What defenses do U.S. allies and partners in the region have to counter Iran?
 
The United States has deployed at least six Patriot PAC-3 missile-defense batteries to the Gulf. Kuwait, Saudi Arabia and the UAE have their own Patriot capabilities, while Qatar is in the process of purchasing Patriot. The UAE has procured two Theater High-Altitude Area Defense (THAAD) units, with the first scheduled to be operational in late 2016.  Qatar, and possibly Saudi Arabia have discussed the purchase of THAAD as well.  The U.S. Navy has Aegis, ballistic-missile defense capable, ships patrolling in the Gulf.
 
Patriot systems provide defense against short- and medium-range missiles and can protect high-value assets. THAAD, and Aegis, intercept missiles above the atmosphere, and can defend large areas against short-, medium- and intermediate-range missiles.   When operated together, Patriot and THAAD provide two-layers of defense, which substantially enhances defense performance.
 
The United States and its Gulf partners are working together to integrate the many missile defense components deployed throughout the region. Progress has been slower than desired, though joint efforts to create a Shared Ballistic Missile Early Warning System, as outlined at the U.S.-GCC Summit at Camp David in 2015, are encouraging.
 
How do Iran’s offensive and defensive capabilities compare with those of its neighbors?
 
The United States and the Gulf states each have advanced and capable air forces with experience operating together, in both military exercises and during conflict. Iran’s antiquated air force would find it difficult to generate the number of sorties to have much of an impact on U.S. and Gulf state operations. The relative weakness of Iran’s air force severely limits its capacity to strike targets on the Arabian Peninsula, leaving Tehran dependent upon ballistic missiles for extra-territorial attacks.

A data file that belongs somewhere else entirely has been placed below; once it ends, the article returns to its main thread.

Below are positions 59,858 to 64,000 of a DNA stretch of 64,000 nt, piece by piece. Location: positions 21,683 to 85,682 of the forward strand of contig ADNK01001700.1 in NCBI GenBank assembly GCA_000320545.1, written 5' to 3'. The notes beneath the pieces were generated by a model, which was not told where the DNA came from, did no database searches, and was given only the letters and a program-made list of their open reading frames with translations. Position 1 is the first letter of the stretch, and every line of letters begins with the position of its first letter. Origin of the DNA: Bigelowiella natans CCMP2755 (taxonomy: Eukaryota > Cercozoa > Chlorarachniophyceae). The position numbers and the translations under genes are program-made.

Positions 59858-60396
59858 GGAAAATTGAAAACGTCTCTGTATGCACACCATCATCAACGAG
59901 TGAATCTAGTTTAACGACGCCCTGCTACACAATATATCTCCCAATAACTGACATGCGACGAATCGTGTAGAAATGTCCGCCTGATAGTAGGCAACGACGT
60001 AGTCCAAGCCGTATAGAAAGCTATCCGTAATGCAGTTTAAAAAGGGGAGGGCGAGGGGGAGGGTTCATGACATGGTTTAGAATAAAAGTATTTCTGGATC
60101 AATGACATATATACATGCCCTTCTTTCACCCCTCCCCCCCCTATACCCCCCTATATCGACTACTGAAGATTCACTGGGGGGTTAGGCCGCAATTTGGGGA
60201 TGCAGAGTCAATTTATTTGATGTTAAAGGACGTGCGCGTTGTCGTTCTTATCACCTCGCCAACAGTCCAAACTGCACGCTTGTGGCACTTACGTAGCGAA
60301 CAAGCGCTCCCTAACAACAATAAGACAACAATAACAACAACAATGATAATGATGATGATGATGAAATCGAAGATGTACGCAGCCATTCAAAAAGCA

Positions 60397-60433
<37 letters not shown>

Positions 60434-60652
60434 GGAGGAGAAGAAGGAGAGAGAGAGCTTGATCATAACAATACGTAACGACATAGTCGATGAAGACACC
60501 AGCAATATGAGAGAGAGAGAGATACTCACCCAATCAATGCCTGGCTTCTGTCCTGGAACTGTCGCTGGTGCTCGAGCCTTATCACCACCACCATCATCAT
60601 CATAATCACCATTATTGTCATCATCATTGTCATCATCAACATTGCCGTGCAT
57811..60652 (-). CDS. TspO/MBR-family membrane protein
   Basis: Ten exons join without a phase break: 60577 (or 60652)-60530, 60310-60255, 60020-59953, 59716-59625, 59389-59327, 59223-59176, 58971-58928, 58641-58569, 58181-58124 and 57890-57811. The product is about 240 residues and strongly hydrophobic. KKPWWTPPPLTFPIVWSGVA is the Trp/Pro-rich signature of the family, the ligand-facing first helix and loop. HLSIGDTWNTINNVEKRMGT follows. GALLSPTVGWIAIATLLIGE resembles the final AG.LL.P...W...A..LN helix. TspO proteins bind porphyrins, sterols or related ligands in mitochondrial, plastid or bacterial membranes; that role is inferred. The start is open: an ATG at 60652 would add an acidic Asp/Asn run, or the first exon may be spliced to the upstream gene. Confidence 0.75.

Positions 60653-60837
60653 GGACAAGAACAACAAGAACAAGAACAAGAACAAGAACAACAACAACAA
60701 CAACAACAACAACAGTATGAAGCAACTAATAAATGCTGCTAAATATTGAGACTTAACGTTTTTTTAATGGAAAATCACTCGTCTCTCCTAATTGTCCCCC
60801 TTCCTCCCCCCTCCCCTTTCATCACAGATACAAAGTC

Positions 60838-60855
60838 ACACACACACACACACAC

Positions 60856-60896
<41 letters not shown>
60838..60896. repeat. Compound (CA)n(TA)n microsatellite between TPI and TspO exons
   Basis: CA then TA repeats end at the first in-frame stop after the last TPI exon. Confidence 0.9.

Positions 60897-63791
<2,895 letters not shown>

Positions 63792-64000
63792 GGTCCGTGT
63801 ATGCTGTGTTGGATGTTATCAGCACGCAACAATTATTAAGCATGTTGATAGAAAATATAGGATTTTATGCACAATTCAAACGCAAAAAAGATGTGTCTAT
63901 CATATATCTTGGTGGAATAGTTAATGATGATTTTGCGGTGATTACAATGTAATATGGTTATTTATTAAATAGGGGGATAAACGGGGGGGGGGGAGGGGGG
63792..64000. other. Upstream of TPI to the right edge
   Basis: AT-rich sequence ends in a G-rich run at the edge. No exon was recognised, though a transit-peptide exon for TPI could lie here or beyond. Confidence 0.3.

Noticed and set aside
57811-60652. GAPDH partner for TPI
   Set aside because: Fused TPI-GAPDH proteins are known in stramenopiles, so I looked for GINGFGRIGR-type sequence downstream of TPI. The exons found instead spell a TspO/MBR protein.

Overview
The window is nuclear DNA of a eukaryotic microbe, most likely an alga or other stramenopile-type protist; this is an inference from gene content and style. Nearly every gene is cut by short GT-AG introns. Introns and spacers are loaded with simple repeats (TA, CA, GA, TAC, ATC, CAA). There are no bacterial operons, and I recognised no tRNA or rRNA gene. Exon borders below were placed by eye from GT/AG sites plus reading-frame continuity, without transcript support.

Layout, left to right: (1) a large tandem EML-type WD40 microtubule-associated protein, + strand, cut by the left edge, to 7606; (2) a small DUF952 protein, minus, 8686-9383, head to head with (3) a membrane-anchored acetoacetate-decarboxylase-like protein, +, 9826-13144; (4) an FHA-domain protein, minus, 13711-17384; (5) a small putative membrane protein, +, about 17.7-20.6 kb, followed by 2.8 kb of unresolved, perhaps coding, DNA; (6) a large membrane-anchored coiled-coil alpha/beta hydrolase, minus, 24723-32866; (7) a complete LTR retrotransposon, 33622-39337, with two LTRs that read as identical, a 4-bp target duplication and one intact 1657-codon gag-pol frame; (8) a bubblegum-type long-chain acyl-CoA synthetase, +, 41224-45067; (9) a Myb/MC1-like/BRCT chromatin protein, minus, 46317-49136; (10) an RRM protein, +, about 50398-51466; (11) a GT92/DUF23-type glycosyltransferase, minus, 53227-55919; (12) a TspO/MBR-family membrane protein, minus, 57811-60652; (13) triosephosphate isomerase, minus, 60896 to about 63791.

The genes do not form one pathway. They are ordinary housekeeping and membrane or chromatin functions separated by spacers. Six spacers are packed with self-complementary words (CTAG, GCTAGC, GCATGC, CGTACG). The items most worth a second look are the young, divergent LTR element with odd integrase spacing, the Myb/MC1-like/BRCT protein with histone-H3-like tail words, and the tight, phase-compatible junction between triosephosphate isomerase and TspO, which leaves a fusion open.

Iran’s ground-based air defenses, however, are improving. The acquisition of the S-300 air-defense system from Russia will significantly improve Iran’s defensive capabilities.  

How has Iran’s missile program evolved in recent years? What is the status of Iran’s intercontinental ballistic missile program?
 
During the past decade, Iran has focused on improving the accuracy and reliability of its missiles, with little attention to increasing range. The Fateh-110 program, and the recent unveiling of the Emad missile are consistent with this focus on enhancing the military potential of its missile forces. There is no credible evidence to suggest that Iran is developing an intercontinental-ballistic missile, or ICBM. 
 
Iran, however, is developing a satellite-launch capability. The Simorgh rocket, which Iran reportedly tested in April 2016, has a first stage large and powerful enough to serve as a springboard for an ICBM. An ICBM based on Simorgh technology would be very large and cumbersome to deploy as a military system. If Iran were to transform its Simorgh into an ICBM, it would take a handful of years, and would not likely become operational before 2020. No country has ever converted a liquid-fuelled satellite launcher into a long-range missile, primarily because the operational requirements diverge enough to make the transformation impractical. 
 
Michael Elleman, a consulting senior fellow for missile defence at the International Institute for Strategic Studies and a former U.N. weapons inspector, is co-author of “Iran's Ballistic Missile Capabilities: A Net Assessment.”
 

Click here to read Elleman’s chapter on Iran’s ballistic missile program.  

 

Click here for recent remarks by U.S. and Iranian officials on the missile tests.